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How far does Mary Shelley(TM)s presentation of the monster in Frankenstein lead you to sympathise with him?

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How far does Mary Shelley's presentation of the monster in Frankenstein lead you to sympathise with him? Frankenstein is a gothic horror novel written in 1816 by Mary Shelley. The book originally originated as a ghost story when Mary Shelley and her husband Percy Bysshe Shelley visited Lord Byron in Geneva. She later expanded on this and wrote the book Frankenstein, also known as "the modern Prometheus", in just 9 months. The modern Prometheus links to Frankenstein as they are both cautionary tales; they both tell the story of how man is punished for stealing the powers of God. Frankenstein is guilty of using scientific developments to create life. This reflects Shelley's thoughts about the advances being made in science at the time the novel was written. One of the main themes of the book is the consequences of meddling in the affairs of God and the natural world. Another main theme in the book is childbirth. Shelley thinks that childbirth should be left only to women as the book clearly warns the reader about the effects of medial science. Shelley has also lost two children in her life and her mother due to childbirth. Death is a theme that crops up very often in the play; it has often appeared in Mary Shelley's life such as the death of her husband, children and mother. ...read more.


This engages in our sympathy with the monster since he didn't ask to be created. Although he learns that he is a mistake he is still grateful towards Frankenstein for giving him life. He still looks up to Frankenstein as his creator and loves him for giving him life but at the same time hates him for creating him because his life is so miserable. This draws compassion from the readers because the monster feels this way; they can sympathise with him for why he hates his creator because as most children will have had a nice loving childhood. Throughout the monsters story he constantly illustrates the fact that he was rejected and alone. This makes the reader feel sympathy for him as it introduces the concept of the monster being "abandoned" at birth by Frankenstein. Shelley also illustrates the monster in the light that he is a human being by giving him human instinct; "Instinctively... on a sensation of cold I had covered myself with some clothes". This shows the reader the monster has basic needs such as warmth, it also shows that at the beginning his actions were also very simple such as "to obtain food and shelter". The language used by the monster to describe his actions was also quite simple but also reflects on his intelligence. ...read more.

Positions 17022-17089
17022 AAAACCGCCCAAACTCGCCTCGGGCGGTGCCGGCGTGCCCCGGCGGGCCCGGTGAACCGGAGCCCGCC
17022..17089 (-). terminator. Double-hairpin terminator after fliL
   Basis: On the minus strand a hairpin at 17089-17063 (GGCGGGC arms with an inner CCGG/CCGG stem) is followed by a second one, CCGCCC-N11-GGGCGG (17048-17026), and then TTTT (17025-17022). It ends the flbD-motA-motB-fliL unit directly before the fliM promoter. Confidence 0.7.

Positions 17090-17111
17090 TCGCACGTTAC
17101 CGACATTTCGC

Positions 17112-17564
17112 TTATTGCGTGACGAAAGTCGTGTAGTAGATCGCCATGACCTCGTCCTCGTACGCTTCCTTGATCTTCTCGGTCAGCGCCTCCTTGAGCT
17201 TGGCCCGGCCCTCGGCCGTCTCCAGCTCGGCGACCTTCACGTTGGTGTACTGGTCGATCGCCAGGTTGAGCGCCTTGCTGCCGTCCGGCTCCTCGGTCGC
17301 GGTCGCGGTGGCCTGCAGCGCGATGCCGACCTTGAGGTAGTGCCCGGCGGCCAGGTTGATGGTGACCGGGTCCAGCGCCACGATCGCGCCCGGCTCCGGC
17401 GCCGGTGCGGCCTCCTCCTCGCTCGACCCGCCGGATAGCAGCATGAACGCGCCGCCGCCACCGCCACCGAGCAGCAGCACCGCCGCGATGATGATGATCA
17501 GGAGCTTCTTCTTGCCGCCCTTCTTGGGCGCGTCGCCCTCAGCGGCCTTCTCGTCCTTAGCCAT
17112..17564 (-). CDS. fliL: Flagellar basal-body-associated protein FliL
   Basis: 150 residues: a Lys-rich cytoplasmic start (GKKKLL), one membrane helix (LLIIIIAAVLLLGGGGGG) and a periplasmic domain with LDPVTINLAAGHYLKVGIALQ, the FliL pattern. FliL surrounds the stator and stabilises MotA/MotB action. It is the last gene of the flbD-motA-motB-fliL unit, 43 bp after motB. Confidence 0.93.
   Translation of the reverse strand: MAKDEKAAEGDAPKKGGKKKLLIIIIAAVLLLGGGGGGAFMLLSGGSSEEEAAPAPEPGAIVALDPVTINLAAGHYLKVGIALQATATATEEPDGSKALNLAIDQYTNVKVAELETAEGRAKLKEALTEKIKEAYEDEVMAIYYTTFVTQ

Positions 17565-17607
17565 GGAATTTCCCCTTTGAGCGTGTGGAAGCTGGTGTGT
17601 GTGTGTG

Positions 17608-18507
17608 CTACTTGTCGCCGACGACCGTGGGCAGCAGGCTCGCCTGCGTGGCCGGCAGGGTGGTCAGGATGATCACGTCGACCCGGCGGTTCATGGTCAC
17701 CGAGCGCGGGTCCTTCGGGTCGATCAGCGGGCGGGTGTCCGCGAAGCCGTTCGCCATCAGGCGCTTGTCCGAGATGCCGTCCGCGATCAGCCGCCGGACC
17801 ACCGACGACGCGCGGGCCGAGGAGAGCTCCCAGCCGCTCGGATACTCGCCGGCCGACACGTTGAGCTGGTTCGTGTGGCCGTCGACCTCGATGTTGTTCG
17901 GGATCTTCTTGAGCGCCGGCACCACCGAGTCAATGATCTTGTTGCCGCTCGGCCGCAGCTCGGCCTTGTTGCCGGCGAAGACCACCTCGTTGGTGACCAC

I think this is the effect that Mary Shelley wanted to have on readers because she chose the language used by the monster carefully to show that he is intelligent and capable of caring, as he helped the cottagers collect wood. This leads the reader to pity him as he is treated harshly for his looks, even by the people he helped. He is also considered a "beast" and a mistake by his own creator. The intended effect of telling the story from the monsters point of view was to create pity for him. Shelley does this brilliantly by also showing the readers that he is just like any other human being. He has instincts to eat, keep warm and look for food. So just like other human beings he needs company to keep him alive. This is an ordinary daily life aspect that people take for granted but the reader can sympathise with the monster because everyone in this world has a companion. This also highlights another theme in the story; I feel that it has some relevance to society and Mary Shelley's own life about how you treat people and what their behaviour will end up like. I think that isolation from Shelley's father may have contributed to this theme in the story and it has also given her a good insight on how to write in the monsters perspective because she is experiencing these pains. ...read more.

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